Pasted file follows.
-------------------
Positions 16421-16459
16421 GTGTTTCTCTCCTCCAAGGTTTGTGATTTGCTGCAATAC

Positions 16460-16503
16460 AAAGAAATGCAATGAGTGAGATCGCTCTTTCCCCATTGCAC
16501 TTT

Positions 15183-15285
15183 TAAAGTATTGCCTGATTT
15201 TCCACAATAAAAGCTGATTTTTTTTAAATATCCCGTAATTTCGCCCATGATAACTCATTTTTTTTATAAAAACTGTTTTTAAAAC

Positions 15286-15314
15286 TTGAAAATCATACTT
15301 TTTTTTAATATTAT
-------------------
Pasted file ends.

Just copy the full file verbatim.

Positions 16421-16459
16421 GTGTTTCTCTCCTCCAAGGTTTGTGATTTGCTGCAATAC

Positions 16460-16503
16460 AAAGAAATGCAATGAGTGAGATCGCTCTTTCCCCATTGCAC
16501 TTT

Positions 15183-15285
15183 TAAAGTATTGCCTGATTT
15201 TCCACAATAAAAGCTGATTTTTTTTAAATATCCCGTAATTTCGCCCATGATAACTCATTTTTTTTATAAAAACTGTTTTTAAAAC

Positions 15286-15314
15286 TTGAAAATCATACTT
15301 TTTTTTAATATTAT